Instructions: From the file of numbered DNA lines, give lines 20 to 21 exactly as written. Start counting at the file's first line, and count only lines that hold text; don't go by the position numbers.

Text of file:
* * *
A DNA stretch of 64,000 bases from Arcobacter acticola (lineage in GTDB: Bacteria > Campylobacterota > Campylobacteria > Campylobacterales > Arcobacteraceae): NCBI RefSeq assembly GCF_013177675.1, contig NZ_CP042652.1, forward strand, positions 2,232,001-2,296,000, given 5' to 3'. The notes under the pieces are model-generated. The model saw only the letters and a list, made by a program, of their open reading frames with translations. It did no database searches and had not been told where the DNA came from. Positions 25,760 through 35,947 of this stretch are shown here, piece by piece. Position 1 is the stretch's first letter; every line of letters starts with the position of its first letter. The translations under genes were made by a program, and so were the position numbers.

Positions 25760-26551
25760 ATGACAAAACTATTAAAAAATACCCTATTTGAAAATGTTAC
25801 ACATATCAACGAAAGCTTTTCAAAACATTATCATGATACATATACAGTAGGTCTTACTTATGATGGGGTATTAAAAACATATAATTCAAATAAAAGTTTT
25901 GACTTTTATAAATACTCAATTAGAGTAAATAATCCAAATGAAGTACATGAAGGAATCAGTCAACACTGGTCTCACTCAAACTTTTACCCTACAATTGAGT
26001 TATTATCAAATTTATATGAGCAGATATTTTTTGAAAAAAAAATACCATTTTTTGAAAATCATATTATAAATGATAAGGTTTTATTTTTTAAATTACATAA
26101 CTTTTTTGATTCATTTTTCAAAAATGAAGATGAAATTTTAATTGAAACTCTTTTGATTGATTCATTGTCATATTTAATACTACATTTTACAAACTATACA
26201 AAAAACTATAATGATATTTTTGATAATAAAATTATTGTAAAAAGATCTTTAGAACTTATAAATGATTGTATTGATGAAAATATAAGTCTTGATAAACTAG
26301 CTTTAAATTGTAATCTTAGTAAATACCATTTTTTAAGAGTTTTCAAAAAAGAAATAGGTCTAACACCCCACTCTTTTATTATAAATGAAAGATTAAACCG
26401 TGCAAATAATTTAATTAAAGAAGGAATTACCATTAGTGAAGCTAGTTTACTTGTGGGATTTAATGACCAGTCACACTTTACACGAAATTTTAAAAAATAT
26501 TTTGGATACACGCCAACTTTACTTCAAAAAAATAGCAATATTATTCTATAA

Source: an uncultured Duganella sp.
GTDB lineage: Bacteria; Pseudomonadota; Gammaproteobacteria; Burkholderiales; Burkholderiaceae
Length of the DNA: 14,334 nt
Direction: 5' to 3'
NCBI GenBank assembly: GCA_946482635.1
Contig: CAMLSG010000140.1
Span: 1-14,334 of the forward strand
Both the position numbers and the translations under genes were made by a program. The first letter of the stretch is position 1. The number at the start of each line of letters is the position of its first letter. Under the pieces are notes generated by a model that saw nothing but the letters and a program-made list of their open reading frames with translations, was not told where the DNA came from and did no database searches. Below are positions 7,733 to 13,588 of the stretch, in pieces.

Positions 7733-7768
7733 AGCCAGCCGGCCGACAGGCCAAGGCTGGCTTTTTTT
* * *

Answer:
Positions 7733-7768
7733 AGCCAGCCGGCCGACAGGCCAAGGCTGGCTTTTTTT